When is a clone not a clone? Why, when it’s different of course. And while the RTZ 9762 is based on classic Neve preamp designs, it’s not an exact clone, and has some interesting differences in features and sound.
Housed in a single rackspace, the 9762 comes across as a high quality product. The case is solid, the graphics are tastefully done and easy to read, and the knobs and switches have a solid feel. On the front panel, each of the two channels has a stepped input gain sensitivity switch (–20 to –75, in 5dB steps) and a variable output level control. There are switches for 48V phantom power, polarity reverse, mic/DI selection, and two switches that deserve special mention: The first, “Lo-Z,” switches the Lundahl input transformer’s tap from 200 to 50 ohms; useful for tailoring the preamp to different microphones. The second, “Term,” switches the output transformer termination resistor in and out. The preamp is a bit flatter with termination enabled, and has a slight amount of added high-frequency “air” when disabled. I found the effect of the Term switch subtle, while the Lo-Z switch seemed to have more effect on the sonics, depending on what mic I was using. There’s a level jump of about 6dB when you engage the Lo-Z switch, which is to be expected when switching taps on a transformer.
Rounding out the front panel is a 1/4" unbalanced hi-Z DI input and a +24V power indicator for each channel. On the rear you get standard balanced XLR I/O as well as unbalanced 1/4" outputs. True balanced 1/4" out capability would be a nice addition.
The ability to switch impedance is nice, though I would have preferred more options, such as 50, 200, 600, and 1,200 ohms. This would allow more flexibility, but it’s a trade-off as it would also add to the price.
The metering on the review unit was somewhat of a mixed bag. The inclusion of signal present and input overload LEDs and 2-color, 5-segment LED VU meters is cool, but the VU “ballistics” on the review 9762 were a little goofy. The response was too fast and made setting levels difficult. RTZ tells me this has been addressed on new units. Speaking of levels, this thing has great headroom and high output, and can easily overload other elements of the signal chain if you’re not careful. Internal jumpers can be set to knock 6dB off the output level.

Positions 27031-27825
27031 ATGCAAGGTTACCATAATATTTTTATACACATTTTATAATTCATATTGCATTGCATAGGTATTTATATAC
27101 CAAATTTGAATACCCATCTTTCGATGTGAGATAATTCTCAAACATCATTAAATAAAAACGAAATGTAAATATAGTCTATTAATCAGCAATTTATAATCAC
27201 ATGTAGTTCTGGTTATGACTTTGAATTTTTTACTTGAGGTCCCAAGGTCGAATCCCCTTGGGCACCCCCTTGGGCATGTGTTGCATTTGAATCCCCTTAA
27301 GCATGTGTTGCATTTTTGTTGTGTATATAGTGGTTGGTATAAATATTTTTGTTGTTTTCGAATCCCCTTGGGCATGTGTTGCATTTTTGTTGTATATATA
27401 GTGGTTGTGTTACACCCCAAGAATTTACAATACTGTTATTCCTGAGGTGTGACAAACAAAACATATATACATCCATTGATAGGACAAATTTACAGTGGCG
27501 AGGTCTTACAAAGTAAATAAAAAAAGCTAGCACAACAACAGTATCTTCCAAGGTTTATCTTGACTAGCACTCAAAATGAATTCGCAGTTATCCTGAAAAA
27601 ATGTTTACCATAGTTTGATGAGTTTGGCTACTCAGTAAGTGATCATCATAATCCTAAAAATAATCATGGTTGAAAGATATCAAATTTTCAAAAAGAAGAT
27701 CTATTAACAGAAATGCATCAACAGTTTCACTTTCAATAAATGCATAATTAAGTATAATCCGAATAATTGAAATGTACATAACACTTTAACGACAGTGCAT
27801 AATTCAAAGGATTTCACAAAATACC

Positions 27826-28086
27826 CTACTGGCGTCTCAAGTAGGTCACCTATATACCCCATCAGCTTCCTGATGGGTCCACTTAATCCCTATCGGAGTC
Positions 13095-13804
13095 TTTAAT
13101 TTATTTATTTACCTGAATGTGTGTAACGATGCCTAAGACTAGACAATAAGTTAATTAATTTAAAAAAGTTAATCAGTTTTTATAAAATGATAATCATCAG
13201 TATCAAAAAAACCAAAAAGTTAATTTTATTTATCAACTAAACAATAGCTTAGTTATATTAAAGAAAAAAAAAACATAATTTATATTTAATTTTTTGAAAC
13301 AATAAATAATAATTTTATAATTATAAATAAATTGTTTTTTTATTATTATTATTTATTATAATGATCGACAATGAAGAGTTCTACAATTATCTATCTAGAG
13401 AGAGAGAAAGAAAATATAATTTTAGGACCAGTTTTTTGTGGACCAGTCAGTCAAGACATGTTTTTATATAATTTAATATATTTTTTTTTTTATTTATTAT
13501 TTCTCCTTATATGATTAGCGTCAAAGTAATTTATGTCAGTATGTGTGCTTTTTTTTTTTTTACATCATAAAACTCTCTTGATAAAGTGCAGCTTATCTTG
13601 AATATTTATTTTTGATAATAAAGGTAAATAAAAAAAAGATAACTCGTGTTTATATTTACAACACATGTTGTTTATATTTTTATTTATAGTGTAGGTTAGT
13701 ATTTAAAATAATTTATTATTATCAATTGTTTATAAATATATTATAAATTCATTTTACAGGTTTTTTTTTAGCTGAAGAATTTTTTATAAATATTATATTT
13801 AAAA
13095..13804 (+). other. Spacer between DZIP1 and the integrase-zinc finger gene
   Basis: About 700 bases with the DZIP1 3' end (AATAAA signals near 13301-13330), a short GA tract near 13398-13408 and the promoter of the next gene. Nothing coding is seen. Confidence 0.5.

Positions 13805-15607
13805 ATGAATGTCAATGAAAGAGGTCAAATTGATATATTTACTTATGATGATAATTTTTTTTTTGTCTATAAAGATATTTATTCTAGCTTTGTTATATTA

The 9762 bears strong sonic resemblance to the classic Neve modules such as the 1073 and 1272, but has more sparkle and detail. It retains the classic girth, but adds clarity to the upper mids and highs. Sometimes I missed the slight rounding off of highs that you get with Neves, but I appreciated the added high-frequency reach and extra definition of the 9762 because it just sounds so juicy.
This is a seriously good sounding preamp, folks. Noise was never an issue. Multiple tracks recorded with the 9762 “stacked” well, without the low-mid buildup that you get when stacking lots of tracks through a vintage Neve. The 9762 sounded good with a wide range of mics and sound sources, but it excelled on guitar amps, drums, and vocals. The DI sounded tight and punchy with my Ibanez bass, and worked well for recording keyboards direct.
Available direct from RTZ for $1,429, the 9762 is a good value, and should be high on the audition list for anyone who is looking for a slightly different take on the classic Neve sound.